The increase in hospitalizations from 2008 to 2018 underscores the need for the state to find new ways to treat and prevent addiction, researchers said.
“The realization that we will be dealing with COVID-19 for some time, and other stressors related to jobs, school and social isolation, may increase feelings of anxiety and depression,” an expert said.
The Oregon Health Authority is sending out kits to 8,000 businesses across the state with the goal of reducing opioid overdoses at work.
On average, five Oregonians die every week from an opioid overdose.
Dr. Wesley Boyd, an associate professor of psychiatry at Harvard, has spent years working with state programs that help doctors, nurses and other health care workers who have become addicted to opioids get back on their feet professionally.
Legal officials in Oregon and Washington said their states have not agreed to a reported $12 billion settlement reached Wednesday between some 2,000 local and state governments and Purdue Pharma, the maker of OxyContin.
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The millions of dollars and countless hours that Oregon health officials have devoted to fighting the opioid epidemic in recent years have had an effect: Overdose deaths from prescription painkillers have fallen to a 14-year low.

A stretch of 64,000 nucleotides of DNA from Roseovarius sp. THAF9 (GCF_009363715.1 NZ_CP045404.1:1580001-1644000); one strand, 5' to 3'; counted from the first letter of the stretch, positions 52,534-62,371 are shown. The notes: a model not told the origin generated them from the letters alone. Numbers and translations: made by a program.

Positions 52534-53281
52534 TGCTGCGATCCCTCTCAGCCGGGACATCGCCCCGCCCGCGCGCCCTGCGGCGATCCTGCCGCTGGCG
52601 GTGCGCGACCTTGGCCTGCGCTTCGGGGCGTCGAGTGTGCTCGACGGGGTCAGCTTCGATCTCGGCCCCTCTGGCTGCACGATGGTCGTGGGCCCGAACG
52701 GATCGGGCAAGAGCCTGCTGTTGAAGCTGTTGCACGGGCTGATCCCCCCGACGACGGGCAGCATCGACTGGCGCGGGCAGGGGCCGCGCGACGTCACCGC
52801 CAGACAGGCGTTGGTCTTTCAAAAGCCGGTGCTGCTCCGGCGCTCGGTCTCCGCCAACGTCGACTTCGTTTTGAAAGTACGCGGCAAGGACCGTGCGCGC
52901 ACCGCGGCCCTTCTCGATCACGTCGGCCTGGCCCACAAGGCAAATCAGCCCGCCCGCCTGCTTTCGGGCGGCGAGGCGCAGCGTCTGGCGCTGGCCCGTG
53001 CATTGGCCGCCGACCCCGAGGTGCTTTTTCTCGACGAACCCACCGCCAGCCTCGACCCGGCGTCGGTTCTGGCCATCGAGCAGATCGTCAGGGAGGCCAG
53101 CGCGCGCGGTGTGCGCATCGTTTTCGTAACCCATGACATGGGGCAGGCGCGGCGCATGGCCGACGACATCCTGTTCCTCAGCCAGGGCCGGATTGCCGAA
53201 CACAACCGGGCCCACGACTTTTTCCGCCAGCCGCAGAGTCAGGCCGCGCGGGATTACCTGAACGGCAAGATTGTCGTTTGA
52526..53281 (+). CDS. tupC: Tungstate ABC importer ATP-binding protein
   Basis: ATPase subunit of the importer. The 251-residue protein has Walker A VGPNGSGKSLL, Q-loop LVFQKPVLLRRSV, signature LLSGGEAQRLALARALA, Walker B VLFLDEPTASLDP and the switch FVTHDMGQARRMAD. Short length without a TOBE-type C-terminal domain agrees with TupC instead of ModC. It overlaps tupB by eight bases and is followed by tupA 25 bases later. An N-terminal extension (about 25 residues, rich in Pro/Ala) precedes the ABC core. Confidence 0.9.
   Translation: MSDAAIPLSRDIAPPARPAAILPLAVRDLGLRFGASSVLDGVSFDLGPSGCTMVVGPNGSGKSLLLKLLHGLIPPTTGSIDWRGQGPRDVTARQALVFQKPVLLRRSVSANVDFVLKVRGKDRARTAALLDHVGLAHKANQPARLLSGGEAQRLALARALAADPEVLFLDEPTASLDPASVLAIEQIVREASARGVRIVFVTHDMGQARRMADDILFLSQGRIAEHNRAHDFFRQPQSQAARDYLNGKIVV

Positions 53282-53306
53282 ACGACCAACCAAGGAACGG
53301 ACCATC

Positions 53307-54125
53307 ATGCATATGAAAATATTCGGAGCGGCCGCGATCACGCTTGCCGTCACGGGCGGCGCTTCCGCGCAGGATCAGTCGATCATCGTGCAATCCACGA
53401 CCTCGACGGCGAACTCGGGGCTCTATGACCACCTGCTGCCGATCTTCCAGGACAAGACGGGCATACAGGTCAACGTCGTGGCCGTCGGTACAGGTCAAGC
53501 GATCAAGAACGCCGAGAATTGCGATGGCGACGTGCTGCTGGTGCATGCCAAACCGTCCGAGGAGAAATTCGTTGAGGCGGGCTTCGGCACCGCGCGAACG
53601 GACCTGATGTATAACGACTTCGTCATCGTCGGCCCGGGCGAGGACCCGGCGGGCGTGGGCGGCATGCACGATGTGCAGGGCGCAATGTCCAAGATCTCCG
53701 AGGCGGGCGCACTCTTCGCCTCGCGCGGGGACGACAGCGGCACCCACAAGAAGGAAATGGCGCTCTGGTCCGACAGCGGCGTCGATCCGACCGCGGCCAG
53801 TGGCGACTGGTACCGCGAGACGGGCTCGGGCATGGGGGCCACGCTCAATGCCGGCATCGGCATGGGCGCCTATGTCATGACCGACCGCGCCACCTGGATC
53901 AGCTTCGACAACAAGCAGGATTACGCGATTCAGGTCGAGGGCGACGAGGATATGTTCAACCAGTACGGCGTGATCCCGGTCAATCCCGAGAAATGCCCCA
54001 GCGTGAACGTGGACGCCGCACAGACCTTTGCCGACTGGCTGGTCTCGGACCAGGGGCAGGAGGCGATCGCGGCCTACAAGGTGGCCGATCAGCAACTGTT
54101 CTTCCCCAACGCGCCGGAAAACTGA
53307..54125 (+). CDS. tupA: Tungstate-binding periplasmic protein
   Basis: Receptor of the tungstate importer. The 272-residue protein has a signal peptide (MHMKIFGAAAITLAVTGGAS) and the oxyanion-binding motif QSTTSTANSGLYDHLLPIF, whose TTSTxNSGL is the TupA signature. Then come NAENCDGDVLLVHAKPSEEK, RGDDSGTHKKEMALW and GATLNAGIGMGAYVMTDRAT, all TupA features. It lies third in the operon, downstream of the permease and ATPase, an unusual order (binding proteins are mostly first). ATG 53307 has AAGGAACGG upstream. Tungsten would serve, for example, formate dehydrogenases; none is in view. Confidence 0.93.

The Multnomah County Sheriff announced today that beginning June 1 corrections staff will distribute the opioid overdose reversal drug naloxone to individuals leaving county jails.
Give or take a few breaks, Kelly Howard has been on opioids for 17 years. She suffers from severe nerve pain and says opioids have enabled her to have a life.
The Health Evidence Review Commission (HERC) today voted unanimously to update Oregon Health Plan (OHP) coverage for neck and back pain, by removing requirements for opioid tapering. The change will be effective October 1.